Appeals Court Upholds MSJ For Defense After Plaintiff Could Not Prove Debts Were Consumer-Related

This is one of those cases that make me, a non-lawyer, dizzy. The Seventh Circuit Court of Appeals has upheld a lower court’s summary judgment ruling in favor of a defendant that was sued for violating the Fair Debt Collection Practices Act because the plaintiff could not prove the debt was a “consumer” debt even though the plaintiff denied having the debt in the first place. More details here.

WHAT THIS MEANS, FROM RICK PERR OF FINEMAN KREKSTEIN & HARRIS: One of the threshold issues for any FDCPA case is that the underlying credit transaction involved an extension credit for personal, family or household reasons – it must be a consumer credit transaction. This is the plaintiff’s burden to prove. 

Normally, the consumer can simply testify that he used the credit for a personal reason and that is the end of the inquiry. However, if a third party (non-debtor) complains of an FDCPA violation, or a person who claims identity theft, or, as in this case, someone who disavowed knowledge of the obligation in its entirety, then the plaintiff cannot meet her burden and the case is susceptible to dismissal at the summary judgment stage. 

This is an often overlooked defense under the circumstances. But, it can be quite potent. 

Judge Grants MSJ For Defendant in FDCPA Bona Fide Error Case Over Disputed Debt

A District Court judge in California has granted summary judgment in favor of a defendant that was sued for violating the Fair Debt Collection Practices Act because it allegedly did not mark an account as disputed, instead choosing the believe the policies and procedures put in place by the defendant entitled it to the bona fide error defense. More details here.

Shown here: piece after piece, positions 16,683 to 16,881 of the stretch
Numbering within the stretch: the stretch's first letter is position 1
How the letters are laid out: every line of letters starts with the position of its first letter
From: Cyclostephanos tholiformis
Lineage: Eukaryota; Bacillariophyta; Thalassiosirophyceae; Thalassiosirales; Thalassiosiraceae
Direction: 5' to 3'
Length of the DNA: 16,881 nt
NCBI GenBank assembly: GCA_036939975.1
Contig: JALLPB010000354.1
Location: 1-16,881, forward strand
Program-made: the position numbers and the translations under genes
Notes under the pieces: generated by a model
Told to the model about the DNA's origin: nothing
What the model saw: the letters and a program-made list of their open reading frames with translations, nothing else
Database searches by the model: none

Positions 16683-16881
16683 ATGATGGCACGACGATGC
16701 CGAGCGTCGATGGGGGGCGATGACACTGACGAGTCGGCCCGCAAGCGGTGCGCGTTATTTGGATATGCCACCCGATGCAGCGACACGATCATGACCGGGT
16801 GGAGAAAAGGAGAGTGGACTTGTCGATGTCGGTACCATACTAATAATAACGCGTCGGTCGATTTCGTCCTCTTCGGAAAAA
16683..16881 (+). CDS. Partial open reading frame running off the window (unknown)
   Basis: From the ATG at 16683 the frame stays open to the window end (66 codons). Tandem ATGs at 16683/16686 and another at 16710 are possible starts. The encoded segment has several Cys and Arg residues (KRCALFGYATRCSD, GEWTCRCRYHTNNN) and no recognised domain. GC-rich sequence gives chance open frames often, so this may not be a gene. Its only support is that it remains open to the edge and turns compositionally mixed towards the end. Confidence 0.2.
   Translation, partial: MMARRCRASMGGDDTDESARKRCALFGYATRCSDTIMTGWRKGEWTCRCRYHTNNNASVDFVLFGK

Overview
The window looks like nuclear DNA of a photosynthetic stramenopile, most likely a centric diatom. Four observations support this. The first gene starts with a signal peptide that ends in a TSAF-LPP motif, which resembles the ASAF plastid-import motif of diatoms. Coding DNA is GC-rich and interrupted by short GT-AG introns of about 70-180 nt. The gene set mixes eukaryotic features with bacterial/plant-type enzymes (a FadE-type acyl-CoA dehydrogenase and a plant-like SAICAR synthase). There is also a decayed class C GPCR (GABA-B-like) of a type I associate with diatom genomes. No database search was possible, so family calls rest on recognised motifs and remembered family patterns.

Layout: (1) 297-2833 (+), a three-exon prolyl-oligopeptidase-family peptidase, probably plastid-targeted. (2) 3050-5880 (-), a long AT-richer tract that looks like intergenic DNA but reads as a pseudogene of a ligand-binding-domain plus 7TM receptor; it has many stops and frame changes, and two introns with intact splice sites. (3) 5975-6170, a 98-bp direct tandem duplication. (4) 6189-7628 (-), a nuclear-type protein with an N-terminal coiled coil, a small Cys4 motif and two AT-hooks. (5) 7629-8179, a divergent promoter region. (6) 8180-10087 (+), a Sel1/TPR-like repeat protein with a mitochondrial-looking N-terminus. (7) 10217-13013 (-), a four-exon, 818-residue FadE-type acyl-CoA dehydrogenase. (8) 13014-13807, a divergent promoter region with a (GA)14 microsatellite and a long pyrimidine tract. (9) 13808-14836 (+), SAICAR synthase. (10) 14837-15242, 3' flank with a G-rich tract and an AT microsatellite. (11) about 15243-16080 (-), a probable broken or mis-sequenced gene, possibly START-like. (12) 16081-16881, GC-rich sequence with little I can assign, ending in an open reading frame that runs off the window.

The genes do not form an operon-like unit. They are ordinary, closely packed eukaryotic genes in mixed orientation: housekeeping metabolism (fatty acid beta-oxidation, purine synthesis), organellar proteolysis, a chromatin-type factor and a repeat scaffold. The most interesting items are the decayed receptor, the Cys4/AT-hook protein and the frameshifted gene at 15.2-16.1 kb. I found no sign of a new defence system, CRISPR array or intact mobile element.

WHAT THIS MEANS, FROM BOYD GENTRY OF THE LAW OFFICE OF BOYD GENTRY: Pervasive. I can’t think of a more pervasive tactic than for a debtor’s attorney to send a written “dispute” to a debt collector and then pull the debtor’s credit report to see if a suit can be filed under 1692e. Here, the debt collector prevailed in the BFE defense even though it did not identify the “error”, as it had no record of receiving the written dispute? The court noted that the redundant written procedures in place to process incoming mail were sufficient to prevail on the BFE defense.  Here is the takeaway:  ERC had “redundant policies and procedures in place… to ‘properly retrieve[], process[], and record[] all correspondence[s] sent by, or on behalf of, account holders.'” 

Maybe the judiciary gets tired of the manufactured lawsuits? Regardless, all debt collectors should be able to put on this same type of defense. 

N.J. Judge Grants MTD in FDCPA Case Over Dispute Notice in Letter

A District Court judge in New Jersey has granted a defendant’s motion to dismiss after it was sued for violating the Fair Debt Collection Practices Act by sending a letter to the plaintiff that allegedly misled the plaintiff into thinking that the debt could be disputed orally, instead of in writing. More details here.

WHAT THIS MEANS, FROM MITCH WILLIAMSON OF BARRON & NEWBURGER: It’s the latest edition of “As the World Turns” better known as the enduring question for collectors within the confines of the 3rd Circuit:

Does the 1692g(3) notice “Unless you notify this office within 30 days after receiving this notice that you dispute the validity of this debt, or any portion thereof, this office will assume the debt is valid,” need augmentation by the inclusion of the words “in writing” after “dispute” to comply with the Court’s 1991 decision in Graziano?